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Project Notes

#203 HomopolarMotor

Build a basic homopolar motor.

Here’s a quick video of the circuit in action:



The homopolar motor was the first electrical motor to be built. Its operation was demonstrated by Michael Faraday in 1821 at the Royal Institution in London. It is also the operating principle behind railguns!

The basis of operation is pretty simple, once you understand magnitic and electric fields - which back then was really the edge of science.

The homopolar motor is driven by the Lorentz force.

The current from the battery flows through the wireframe. This intersects the magnetic field of the neodynium magents which is roughly perpendicular. The right-hand rule simplifies the understanding of the resulting force, which causes the motion.


Scam Alert

There are lots of demonstrations that claim “free energy”. Unfortunately, there is no such thing. Electrical potential of the battery is consumed in running the motor. Although it may not seem like it at first, the wire frame actually (intermittently) completes the circuit from positive to negitive of the battery, establishing the electric field. In fact the demo video shows how easy it is to deplete a battery in such a configuration!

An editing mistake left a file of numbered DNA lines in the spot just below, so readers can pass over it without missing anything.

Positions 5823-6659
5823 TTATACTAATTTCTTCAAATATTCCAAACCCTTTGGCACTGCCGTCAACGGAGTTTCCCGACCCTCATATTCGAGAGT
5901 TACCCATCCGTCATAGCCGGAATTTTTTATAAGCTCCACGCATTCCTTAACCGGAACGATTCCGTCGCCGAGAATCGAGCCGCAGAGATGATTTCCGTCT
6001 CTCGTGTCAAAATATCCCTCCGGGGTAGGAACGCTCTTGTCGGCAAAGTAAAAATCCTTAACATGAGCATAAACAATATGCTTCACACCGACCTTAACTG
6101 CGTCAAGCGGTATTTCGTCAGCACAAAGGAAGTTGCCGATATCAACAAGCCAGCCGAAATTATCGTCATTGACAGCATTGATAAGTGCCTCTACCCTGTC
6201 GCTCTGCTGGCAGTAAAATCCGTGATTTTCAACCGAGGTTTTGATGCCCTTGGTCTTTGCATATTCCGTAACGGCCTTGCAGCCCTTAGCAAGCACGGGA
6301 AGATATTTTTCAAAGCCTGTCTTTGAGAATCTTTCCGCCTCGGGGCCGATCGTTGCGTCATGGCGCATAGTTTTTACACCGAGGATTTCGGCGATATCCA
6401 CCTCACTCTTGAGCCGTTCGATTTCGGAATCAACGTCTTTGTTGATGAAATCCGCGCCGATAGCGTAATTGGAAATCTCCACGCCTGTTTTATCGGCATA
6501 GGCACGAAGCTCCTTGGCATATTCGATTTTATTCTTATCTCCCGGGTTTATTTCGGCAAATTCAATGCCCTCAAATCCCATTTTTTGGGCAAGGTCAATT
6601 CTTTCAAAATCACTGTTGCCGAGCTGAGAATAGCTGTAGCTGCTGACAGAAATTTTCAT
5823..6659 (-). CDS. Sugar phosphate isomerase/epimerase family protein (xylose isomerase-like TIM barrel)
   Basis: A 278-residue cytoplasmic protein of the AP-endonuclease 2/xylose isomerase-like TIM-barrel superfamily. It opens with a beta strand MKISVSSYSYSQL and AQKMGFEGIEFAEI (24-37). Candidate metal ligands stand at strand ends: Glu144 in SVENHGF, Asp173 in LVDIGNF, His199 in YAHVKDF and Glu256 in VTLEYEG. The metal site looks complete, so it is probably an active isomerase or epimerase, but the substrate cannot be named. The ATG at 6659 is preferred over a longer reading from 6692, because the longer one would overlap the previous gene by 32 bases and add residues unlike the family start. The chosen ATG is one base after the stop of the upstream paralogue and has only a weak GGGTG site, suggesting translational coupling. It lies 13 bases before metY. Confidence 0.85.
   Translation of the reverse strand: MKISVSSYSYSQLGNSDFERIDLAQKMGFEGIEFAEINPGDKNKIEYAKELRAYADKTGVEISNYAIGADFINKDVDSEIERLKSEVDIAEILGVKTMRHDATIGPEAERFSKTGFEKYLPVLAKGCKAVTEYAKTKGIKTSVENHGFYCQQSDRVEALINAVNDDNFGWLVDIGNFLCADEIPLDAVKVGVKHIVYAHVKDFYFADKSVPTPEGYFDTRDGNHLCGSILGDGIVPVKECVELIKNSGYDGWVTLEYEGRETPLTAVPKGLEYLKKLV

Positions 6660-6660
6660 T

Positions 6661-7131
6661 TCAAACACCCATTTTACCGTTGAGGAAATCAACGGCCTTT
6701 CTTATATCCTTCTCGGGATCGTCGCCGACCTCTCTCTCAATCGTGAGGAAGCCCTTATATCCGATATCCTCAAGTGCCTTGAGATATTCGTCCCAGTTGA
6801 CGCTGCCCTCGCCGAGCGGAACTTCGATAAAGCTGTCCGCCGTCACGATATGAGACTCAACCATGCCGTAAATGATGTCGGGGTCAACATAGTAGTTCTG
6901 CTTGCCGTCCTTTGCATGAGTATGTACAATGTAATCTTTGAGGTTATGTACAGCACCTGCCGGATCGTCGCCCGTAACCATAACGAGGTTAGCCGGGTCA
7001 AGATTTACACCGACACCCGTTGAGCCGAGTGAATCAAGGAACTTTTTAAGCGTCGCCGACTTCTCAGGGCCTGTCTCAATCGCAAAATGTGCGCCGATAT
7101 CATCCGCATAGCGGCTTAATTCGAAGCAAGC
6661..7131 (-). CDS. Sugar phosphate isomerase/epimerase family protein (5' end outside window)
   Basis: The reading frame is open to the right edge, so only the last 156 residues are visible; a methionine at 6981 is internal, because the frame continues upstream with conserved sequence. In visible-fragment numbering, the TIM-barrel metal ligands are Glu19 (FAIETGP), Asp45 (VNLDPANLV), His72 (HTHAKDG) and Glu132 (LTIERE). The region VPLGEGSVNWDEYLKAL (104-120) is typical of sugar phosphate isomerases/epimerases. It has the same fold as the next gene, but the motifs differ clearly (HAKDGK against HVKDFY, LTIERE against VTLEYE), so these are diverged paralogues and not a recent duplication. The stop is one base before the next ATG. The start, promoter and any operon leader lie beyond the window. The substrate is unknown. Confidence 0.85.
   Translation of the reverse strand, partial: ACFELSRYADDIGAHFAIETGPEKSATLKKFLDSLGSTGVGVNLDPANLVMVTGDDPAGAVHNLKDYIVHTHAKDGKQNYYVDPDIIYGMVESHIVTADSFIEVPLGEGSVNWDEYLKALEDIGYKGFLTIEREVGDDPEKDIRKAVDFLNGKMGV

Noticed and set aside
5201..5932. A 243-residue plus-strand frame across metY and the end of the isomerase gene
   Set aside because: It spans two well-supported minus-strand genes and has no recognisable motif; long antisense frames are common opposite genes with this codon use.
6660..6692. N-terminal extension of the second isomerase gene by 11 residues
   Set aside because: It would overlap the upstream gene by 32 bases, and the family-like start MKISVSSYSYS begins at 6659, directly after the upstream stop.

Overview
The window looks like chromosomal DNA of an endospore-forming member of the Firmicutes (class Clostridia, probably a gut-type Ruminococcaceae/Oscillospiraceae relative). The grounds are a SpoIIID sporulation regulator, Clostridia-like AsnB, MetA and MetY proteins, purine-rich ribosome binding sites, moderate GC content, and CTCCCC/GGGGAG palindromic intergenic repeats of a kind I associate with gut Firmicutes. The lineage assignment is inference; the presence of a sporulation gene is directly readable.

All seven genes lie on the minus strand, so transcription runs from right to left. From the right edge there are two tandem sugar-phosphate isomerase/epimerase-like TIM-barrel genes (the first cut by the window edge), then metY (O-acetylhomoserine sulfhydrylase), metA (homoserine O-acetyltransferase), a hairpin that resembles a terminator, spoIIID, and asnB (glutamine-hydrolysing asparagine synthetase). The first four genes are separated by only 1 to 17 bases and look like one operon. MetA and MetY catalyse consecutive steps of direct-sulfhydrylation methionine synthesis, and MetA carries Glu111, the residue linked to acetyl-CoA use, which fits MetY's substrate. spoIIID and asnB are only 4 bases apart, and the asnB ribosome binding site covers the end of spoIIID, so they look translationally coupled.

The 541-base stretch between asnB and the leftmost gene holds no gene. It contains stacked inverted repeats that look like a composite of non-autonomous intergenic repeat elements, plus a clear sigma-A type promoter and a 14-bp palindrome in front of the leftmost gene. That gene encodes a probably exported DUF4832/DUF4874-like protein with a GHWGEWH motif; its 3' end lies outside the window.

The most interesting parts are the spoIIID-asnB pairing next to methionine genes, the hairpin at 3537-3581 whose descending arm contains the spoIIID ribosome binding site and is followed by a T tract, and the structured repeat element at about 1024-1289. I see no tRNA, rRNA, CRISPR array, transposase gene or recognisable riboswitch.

The Build

Credits and References

Project Source on GitHub Project Gallery Return to the LEAP Catalog

This page is a web-friendly rendering of my project notes shared in the LEAP GitHub repository.

LEAP is just my personal collection of projects. Two main themes have emerged in recent years, sometimes combined:

  • electronics - usually involving an Arduino or other microprocessor in one way or another. Some are full-blown projects, while many are trivial breadboard experiments, intended to learn and explore something interesting
  • scale modelling - I caught the bug after deciding to build a Harrier during covid to demonstrate an electronic jet engine simulation. Let the fun begin..
To be honest, I haven't quite figured out if these two interests belong in the same GitHub repo or not. But for now - they are all here!

Projects are often inspired by things found wild on the net, or ideas from the many great electronics and scale modelling podcasts and YouTube channels. Feel free to borrow liberally, and if you spot any issues do let me know (or send a PR!). See the individual projects for credits where due.